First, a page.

Shedding light on a truly obscure historical incident, a hybrid account of “the first, last, and only known fugitive slave to travel the tiny Puget Sound Underground Railroad.”
A single-passenger “Underground Railroad” isn’t the only reach here. Filling in a scanty documentary record with substantial amounts of invented dialogue (“I don’ wanna leave here. Why I gotta go?”), imputed actions and outright speculation, the authors present a double portrait: of James Tilton, surveyor general of Washington Territory, and of Charlie Mitchell, a mixed-race child in Tilton’s household who may well have been the Territory’s only enslaved person. Born on a failed Maryland plantation around 1847 and taken by Tilton as a favor to a relative, Mitchell arrived in Olympia in 1855—not so far from Victoria (a boomtown on the southern tip of Vancouver Island) and freedom. In 1860, he fled to Canada, sparked a kerfuffle recorded in court documents and newspaper articles, and then, aside from a few tantalizing census records, dropped from history. Along with a broad analysis of Tilton’s typically (for his class and times) paternalistic racial and political views, the authors fill in the blanks with details of his experiences as a soldier in the Mexican War and later (futile) attempts to run for office. They also include references to larger events, the area’s general history and its loose community of free African-Americans.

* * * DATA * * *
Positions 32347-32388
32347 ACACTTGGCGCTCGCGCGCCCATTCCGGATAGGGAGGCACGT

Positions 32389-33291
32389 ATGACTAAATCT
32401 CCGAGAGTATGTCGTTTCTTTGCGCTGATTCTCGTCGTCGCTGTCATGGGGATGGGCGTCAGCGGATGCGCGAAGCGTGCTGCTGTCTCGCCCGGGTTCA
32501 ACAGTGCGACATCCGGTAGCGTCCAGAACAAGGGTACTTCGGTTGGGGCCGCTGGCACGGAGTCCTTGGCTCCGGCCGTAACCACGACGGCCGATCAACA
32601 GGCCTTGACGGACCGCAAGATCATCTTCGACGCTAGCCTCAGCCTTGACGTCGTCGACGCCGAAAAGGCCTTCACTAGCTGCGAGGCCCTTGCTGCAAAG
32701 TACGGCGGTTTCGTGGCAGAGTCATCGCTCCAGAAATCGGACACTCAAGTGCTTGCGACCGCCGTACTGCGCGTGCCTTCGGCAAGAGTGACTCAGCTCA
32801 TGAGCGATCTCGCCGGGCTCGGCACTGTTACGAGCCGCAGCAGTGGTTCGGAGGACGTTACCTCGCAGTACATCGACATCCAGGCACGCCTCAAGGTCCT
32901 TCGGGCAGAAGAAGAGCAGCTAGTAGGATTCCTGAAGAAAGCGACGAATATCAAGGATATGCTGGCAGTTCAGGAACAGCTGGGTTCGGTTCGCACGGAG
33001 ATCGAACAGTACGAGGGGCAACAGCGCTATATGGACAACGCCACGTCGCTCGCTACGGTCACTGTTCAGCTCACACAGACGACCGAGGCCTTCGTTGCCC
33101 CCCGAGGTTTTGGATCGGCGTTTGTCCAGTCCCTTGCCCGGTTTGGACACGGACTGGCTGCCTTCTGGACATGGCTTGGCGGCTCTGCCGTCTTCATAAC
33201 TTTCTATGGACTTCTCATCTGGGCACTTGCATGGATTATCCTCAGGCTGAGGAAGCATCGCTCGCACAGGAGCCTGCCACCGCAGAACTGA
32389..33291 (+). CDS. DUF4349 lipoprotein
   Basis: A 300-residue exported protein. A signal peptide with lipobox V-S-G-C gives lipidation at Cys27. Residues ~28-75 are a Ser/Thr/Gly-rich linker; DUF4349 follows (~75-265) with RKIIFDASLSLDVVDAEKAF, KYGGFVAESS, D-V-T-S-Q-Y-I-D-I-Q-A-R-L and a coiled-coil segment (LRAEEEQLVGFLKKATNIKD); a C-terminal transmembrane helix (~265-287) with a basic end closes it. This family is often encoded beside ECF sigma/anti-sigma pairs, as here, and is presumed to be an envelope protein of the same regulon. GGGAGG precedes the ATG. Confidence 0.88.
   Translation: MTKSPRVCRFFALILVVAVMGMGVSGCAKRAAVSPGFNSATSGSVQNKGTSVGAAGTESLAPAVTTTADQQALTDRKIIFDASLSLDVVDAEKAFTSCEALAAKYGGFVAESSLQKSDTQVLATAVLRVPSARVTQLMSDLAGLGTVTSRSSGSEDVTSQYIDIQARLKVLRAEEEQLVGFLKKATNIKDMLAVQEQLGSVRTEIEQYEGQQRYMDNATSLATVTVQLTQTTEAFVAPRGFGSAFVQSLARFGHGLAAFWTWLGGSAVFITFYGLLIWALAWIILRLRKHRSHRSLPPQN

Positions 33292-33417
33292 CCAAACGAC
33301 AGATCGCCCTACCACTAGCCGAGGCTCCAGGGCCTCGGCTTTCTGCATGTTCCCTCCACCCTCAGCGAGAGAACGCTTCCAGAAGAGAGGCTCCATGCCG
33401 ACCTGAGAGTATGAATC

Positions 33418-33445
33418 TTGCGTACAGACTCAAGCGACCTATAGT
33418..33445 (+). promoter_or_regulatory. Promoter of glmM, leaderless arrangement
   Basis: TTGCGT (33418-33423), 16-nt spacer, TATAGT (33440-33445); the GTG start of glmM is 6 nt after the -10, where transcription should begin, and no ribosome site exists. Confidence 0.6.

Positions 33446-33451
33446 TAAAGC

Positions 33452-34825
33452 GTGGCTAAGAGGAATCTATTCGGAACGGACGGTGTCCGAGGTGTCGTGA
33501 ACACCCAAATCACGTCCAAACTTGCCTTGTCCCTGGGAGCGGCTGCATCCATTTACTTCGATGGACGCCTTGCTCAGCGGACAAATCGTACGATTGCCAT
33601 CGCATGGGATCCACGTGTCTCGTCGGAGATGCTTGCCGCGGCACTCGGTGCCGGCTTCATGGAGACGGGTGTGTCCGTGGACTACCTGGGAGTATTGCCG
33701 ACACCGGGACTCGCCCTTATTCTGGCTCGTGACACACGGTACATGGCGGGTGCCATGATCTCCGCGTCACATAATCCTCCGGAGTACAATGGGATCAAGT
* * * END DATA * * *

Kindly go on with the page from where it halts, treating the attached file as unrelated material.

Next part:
An intriguing piece of scholarship, despite the unnecessary inventions (and lack of footnotes). (afterword, bibliography) (Fiction/Nonfiction blend. 11-14)